Maersk and MSC Overhaul Asia-Europe Service Rotations
Maersk and its 2M alliance partner MSC are overhauling their Asia-Europe routes, adding six ULCVs, dropping eight port calls and implementing slow-steaming on ten separate service strings.
According to the partners, the change is intended to address problems with schedule reliability brought on by a combination of external factors. "Port congestion and unfavorable weather conditions have resulted in delays. We are now progressing on the improvements made earlier in 2018 to further enhance our schedule reliability across our Asia-Europe Network," Maersk said in a statement.
The new schedules build in longer buffer periods for these contingencies, allowing longer port calls and slower speeds while still meeting the official timeline for the rotation. “We can only assume that container terminal congestion at the main ports of the trade will continue to worsen, leading us to anticipate and incorporate longer time buffers in the schedule, in terms of port stays and speed at sea,” MSC said in a statement. The rollout of the new network is planned for early March 2019, subject to future updates.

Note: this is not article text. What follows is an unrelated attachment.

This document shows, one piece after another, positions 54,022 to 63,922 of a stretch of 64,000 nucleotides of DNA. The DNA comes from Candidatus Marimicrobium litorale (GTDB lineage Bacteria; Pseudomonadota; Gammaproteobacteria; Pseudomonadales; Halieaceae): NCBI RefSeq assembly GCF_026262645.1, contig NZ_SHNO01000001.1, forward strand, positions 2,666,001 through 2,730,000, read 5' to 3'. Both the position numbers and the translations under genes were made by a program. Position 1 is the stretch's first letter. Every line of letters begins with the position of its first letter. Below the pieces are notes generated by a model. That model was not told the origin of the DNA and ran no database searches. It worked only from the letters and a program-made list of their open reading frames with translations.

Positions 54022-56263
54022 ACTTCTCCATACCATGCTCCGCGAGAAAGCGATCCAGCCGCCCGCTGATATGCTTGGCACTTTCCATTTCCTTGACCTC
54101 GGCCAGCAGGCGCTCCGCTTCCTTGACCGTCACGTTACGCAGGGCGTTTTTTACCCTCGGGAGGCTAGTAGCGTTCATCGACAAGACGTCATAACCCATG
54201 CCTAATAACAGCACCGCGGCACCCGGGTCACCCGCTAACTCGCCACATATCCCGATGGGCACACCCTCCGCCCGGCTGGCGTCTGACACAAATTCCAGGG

The speed reduction on the core Asia-Europe trade lane also raises the possibility of fuel savings, even though more vessels will be added to the rotation. Fuel consumption falls rapidly as a vessel slows, and small downward speed adjustments produce outsize changes - an important consideration, since fuel costs are the largest single operating expense for a modern container vessel. Maersk pioneered "slow steaming" as a cost-reduction measure, and it has had enough success with the policy that it has altered the bow shape of several of its ships to permanently optimize them for lower speeds.
Bunker costs will rise further in 2020, when the IMO's new 0.5 percent fuel sulfur content cap takes effect. MSC has already announced a new bunker surcharge to address the expected increase in its costs.